Foote Prize recipients recognized for dedication to sustainability

The Cobb Fountain on the Coral Gables Campus. Photo: TJ Lievonen/University of Miami
By Kelly Montoya

The Cobb Fountain on the Coral Gables Campus. Photo: TJ Lievonen/University of Miami

Foote Prize recipients recognized for dedication to sustainability

By Kelly Montoya
Charles “Chuck” Cobb and Sofia Mesa, commended for their vision and commitment, are named this year’s winners of the award that recognizes members of the University community who have made a meaningful contribution to the beauty, significance, and future of the campus.

In his inaugural address, former University of Miami President Edward “Tad” Foote II, made it clear that one of his highest priorities was to beautify the University of Miami campus. 

And with the help of a supportive Board of Trustees—which included Charles “Chuck” Cobb, who sat on the search committee that selected Foote as the University’s fourth president—and his wife Roberta “Bosey” Fulbright Foote, who devoted 40 years of her life to make the vision come true, he was able to accomplish just that. 

Cobb, who has been a member of the Board of Trustees for more than 35 years and has served as vice chair and chair, explained that the critical defining moment in this process was when he turned to Foote and said, “We need to rip out all the faculty parking in the middle of the campus.”

“It was the best faculty parking in an American university, and we said to Tad, that has to go,” recalled Cobb.  “And Tad Foote took it on. Courageously took it on,” added Cobb. “The campus wouldn't be what it is today and therefore it’s really a legacy to what the Footes did together.” 

Under Cobb's role as the chairman of the master planning and construction committee, the faculty parking area was revamped into a large, open area that connected various areas of the University and is now an iconic multifunctional plaza. 

This year, Cobb has been recognized as one the recipients of the Roberta “Bosey” Fulbright Foote Prize for his unwavering commitment to the University’s legacy of sustainability. 

“Throughout his career in community development and international trade policy, Ambassador Cobb has been forward-thinking. And as a leader at the University, he has embraced the importance of landscaping and campus beautification in making our campus environment inviting and sustainable,’’ said President Julio Frenk. “Ambassador Cobb’s selection for the Bosey Foote Prize captures how steadfast dedication to service can have a lasting impact.”

Cobb mentioned that he is ecstatic about being the recipient of the Bosey Foote Prize because it is an “opportunity to remind everybody about what we did. Improving the environment is something we ought to think about every day but particularly on Earth Day. And as a lifelong environmentalist, I was delighted to receive this recognition.” 

One of the high points for Cobb was donating a 40-foot-high fountain, which was installed in Lake Osceola to provide a focal point for the Coral Gables Campus and help transport oxygen to the deep lake waters.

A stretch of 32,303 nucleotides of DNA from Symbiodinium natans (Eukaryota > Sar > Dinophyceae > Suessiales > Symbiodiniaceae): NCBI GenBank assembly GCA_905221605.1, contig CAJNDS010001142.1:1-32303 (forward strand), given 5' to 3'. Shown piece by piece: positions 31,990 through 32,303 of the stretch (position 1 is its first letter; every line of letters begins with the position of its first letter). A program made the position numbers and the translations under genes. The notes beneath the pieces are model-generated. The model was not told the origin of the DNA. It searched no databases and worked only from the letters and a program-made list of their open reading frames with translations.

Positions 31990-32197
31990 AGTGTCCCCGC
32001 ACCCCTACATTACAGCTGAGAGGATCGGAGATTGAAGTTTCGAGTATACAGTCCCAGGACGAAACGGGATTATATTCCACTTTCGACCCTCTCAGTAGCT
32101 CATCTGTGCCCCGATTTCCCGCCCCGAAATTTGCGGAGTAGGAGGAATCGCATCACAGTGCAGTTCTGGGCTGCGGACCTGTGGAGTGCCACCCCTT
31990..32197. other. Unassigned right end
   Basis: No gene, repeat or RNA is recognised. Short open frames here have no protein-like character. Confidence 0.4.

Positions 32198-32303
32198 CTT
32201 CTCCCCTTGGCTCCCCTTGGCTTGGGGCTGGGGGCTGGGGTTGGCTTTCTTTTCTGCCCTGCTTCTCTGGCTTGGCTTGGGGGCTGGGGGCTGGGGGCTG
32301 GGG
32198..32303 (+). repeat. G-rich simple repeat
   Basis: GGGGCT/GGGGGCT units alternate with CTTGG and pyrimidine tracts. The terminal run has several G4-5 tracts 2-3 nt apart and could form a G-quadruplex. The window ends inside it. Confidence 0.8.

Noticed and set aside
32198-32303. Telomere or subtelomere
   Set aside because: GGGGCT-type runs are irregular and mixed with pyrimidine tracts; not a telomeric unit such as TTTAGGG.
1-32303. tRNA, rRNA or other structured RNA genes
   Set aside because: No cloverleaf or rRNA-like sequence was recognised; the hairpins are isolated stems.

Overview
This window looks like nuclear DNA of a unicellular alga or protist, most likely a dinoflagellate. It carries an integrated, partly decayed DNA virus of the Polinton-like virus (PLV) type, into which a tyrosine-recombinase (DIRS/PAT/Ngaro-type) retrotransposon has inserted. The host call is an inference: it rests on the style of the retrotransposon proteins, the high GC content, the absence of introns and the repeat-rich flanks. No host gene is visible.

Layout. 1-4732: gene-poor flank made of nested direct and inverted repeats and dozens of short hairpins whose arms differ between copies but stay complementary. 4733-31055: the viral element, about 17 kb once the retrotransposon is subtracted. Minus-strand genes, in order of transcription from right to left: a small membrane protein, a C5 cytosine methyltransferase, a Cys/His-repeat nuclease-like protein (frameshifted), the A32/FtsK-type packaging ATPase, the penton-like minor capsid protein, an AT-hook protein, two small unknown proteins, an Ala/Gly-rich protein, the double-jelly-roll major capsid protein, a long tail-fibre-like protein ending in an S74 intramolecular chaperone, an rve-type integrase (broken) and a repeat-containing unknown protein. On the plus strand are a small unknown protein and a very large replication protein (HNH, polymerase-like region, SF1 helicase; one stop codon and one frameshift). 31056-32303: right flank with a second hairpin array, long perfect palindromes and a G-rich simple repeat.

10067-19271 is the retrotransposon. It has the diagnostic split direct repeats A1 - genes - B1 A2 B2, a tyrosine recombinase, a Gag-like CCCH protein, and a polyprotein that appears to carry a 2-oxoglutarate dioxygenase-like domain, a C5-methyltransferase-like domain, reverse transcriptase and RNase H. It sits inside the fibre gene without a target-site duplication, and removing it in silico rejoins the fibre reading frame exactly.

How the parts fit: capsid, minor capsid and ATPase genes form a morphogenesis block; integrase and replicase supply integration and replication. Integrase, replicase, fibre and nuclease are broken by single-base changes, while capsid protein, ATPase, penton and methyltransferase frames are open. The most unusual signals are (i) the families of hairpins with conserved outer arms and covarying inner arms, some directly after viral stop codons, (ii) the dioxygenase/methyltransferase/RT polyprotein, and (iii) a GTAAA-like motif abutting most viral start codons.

“The main reason for the Cobb fountain was to improve the water quality in Lake Osceola and we can see it get better each year,” explained Cobb. “Overall, it feels great to see the master plan for the campus come to life through those who remain passionate about the work proposed in the Foote era.” 

Cobb continued: “In particular, I am honored to hear from Willy, Julia, and Thad Foote who started the award under their mother's name and watching their continued devotion to their parents.” 

Along with Cobb, junior Sofia Mesa, chair of Student Government’s ECO Agency and sustainability director of UThrift, the campus’ thrift swap, was a recipient of the prize. 

“I love that I have been able to make free resources like clothes, shoes, and books more accessible on campus through UThrift and our free swap program,” said Mesa. “I also have been able to work in my role as ECO Agency chair with the incredible ECO board member Teresa Vazquez in bringing a free campus food pantry, 'Canes Community Pantry, to UM.” 

Much of Mesa’s work is centered on addressing and normalizing conversations about the food insecurity that exists around the world. 

“I think the future of environmentalism needs to be intersectional and programs like UThrift and a campus food pantry open the doors for everyone to participate in a sustainable future,” she said. “I hope I continue to honor the Foote family in these social and environmental efforts.”

In addition to her schoolwork, Mesa works part time as the internship director at Debris Free, a local nonprofit dedicated to making Miami a zero-waste city. She is double majoring in English and ecosystem science and policy on the pre-law track. 

“Sofia is a leader and change-maker supporting education and policy for a more environmentally sustainable planet,” Frenk noted. 

“I am extremely thankful for the amazing environmentally progressive community that I am a part of here in South Florida and at the U,” said Mesa. “It feels incredible to have been recognized with this award and have the affirmation that the University of Miami is looking to the future of sustainability and wants to be pioneers in this field. I have loved learning more about Roberta Bosey Fulbright and all her incredible work in making this University a beautiful and pristine reflection of the tropical paradise that is South Florida.”